Where on earth is Limlingan? National manhunt on
The brother of Gerry Limlingan insisted that he did not know his whereabouts or whether he was still alive, as the Senate blue ribbon subcommittee wanted to turn the search for Vice President Jejomar Binay’s close aide and alleged bagman into a “national manhunt.”
Limlingan, who has been ordered arrested by the Senate for ignoring summonses to the subcommittee hearing, has managed to elude search teams from the Senate sergeant at arms and the National Bureau of Investigation.
The subcommittee chair, Sen. Aquilino Pimentel III, said there should be no letup in the search for Limlingan, who has been mentioned several times in connection with the controversies involving Binay being discussed in the subcommittee. He was allegedly Binay’s dummy.
“We have to find Mr. Gerry Limlingan and hear his testimony before we can even think of terminating our hearings,” Pimentel said at the 23rd hearing of the panel on Thursday, which was also the first anniversary of the probe.
“Before we end this investigation and since Vice President Binay does not want to face the Senate, we will continue the search for Mr. Gerry Limlingan and we should turn this into a national manhunt,” he said.
Pimentel called on the NBI, the police and the people to help the Senate in looking for him.
Reacting to the subcommittee’s call, the NBI said it would intensify its search for Limlingan.
“We will continue our efforts in looking for Limlingan based on the order of the Senate blue ribbon committee,” NBI Director Virgilio Mendez said.
Mendez said several trackers were assigned by the bureau to locate Limlingan following various leads, but the efforts did not produce results.
Despite the bureau’s inadequate tools, there is no letup in the hunt for Limlingan in compliance with the Senate order, the NBI chief said.
The subcommittee wants to hear Limlingan’s explanation as to why he seems to be everywhere Binay is, “or the other way around,” he added.
Limlingan’s name has cropped up in the Senate hearings in connection with the alleged three-bag system of delivery of kickbacks intended for Binay when he was mayor of Makati, the joint venture between the Boy Scouts of the Philippines and Alphaland, the alleged anomalies in the Pag-Ibig Fund, ownership of pieces of land in the vicinity of the so-called Hacienda Binay, and the freeze order on the assets of Binay and of his alleged dummies, among other issues.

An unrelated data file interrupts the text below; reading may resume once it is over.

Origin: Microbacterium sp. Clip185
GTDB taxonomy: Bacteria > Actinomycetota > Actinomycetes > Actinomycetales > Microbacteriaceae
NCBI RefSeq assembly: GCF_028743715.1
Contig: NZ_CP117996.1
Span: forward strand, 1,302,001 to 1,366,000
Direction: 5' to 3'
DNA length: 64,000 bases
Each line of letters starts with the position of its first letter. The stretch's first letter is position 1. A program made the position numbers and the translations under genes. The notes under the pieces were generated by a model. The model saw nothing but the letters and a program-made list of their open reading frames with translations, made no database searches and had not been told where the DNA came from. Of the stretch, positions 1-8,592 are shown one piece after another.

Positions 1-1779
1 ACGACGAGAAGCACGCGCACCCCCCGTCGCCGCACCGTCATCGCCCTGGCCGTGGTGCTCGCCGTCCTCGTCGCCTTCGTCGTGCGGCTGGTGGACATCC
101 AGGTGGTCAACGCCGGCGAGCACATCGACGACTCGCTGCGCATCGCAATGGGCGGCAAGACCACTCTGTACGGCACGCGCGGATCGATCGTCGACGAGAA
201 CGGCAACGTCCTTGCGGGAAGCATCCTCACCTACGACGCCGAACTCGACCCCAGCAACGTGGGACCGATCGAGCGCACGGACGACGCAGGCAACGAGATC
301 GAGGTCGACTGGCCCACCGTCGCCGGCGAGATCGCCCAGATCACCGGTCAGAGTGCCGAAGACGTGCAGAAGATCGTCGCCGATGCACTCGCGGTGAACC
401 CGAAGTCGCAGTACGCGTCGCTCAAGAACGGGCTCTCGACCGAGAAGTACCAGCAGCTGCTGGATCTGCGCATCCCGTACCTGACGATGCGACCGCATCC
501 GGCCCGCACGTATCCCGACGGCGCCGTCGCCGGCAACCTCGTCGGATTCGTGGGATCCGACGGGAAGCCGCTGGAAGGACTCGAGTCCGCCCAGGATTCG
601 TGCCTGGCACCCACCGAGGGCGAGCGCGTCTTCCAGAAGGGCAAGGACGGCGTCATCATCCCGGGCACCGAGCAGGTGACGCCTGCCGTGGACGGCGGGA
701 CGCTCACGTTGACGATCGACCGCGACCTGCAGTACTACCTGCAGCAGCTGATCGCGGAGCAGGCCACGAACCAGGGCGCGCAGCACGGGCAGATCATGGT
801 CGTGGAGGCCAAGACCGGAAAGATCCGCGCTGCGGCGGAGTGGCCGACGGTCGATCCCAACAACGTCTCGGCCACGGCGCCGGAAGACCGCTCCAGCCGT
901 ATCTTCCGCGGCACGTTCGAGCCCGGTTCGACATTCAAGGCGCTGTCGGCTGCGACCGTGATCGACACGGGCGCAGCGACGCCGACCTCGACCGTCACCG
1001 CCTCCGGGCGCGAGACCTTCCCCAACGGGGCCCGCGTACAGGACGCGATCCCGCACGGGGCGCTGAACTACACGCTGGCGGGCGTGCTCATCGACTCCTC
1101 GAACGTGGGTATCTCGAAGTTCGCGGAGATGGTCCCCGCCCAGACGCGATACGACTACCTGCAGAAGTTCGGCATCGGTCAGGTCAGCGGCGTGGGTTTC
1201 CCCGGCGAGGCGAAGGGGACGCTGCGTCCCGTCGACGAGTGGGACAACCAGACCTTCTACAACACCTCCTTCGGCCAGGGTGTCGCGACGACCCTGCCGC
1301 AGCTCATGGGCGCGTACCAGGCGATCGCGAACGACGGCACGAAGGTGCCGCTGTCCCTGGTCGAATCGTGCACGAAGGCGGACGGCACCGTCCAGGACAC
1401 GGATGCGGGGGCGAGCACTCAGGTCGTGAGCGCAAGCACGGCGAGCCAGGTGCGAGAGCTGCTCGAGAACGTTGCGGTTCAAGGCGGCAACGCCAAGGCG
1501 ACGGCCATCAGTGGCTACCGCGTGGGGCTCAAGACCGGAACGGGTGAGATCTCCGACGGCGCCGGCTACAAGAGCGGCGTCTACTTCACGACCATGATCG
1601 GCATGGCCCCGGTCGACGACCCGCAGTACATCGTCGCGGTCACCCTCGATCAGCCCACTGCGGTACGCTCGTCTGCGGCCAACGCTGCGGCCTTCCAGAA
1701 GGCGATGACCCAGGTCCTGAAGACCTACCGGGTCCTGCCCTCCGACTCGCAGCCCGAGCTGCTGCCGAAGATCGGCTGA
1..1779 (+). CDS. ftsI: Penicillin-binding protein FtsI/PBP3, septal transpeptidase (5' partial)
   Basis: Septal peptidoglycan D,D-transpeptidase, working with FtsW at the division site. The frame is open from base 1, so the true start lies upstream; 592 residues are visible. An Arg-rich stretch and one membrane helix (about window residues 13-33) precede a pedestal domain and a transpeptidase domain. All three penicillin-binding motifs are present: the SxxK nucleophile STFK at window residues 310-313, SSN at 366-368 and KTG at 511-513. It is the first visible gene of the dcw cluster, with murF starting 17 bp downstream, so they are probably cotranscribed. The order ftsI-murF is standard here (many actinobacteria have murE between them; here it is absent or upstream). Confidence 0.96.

Based on Bureau of Immigration records, Limlingan has not left the country, according to Pimentel.
“Where in the world is Gerry Limlingan?” he asked. “If he is still in the country, why is he hiding rather than defending his name and family honor. Or is he being held against his will and thus unable to come forward?”
But even Limlingan’s own brother, Victor Limlingan, told the Senate on Thursday that he did not know where he was and could not say with certainty if he was still alive.
Senators were either skeptical of or perplexed at Victor’s explanation and the supposed lack of communication between the brothers.
According to Victor, he has had no communication with his brother. He said the two of them had an arrangement in which his brother would be the one to get in touch with him if he needed any help.
Victor said this arrangement came about after his brother’s 2012 ambush that almost cost his life.
“Up to now, the people who committed the crime have not been arrested. Because of that, my brother has been very security-conscious,” he said.
He said he was “concerned” about his brother, but was leaving it up to him to get in touch. Asked if he thought his brother was still alive, he replied, “I guess I cannot be sure.”–Leila B. Salaverria with Nancy C. Carvajal
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